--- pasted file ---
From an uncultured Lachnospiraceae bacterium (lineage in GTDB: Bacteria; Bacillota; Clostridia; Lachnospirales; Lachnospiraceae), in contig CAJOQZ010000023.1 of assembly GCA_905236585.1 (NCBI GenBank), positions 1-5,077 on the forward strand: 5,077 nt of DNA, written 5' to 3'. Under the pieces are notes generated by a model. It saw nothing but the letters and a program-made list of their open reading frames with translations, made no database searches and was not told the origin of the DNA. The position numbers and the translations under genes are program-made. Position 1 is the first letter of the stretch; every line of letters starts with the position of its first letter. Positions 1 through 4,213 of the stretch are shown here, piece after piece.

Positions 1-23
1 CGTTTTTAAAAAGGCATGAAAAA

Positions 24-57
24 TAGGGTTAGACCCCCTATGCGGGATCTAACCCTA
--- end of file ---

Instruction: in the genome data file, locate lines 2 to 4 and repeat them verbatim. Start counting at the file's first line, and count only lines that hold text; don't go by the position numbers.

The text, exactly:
Positions 1-23
1 CGTTTTTAAAAAGGCATGAAAAA

Positions 24-57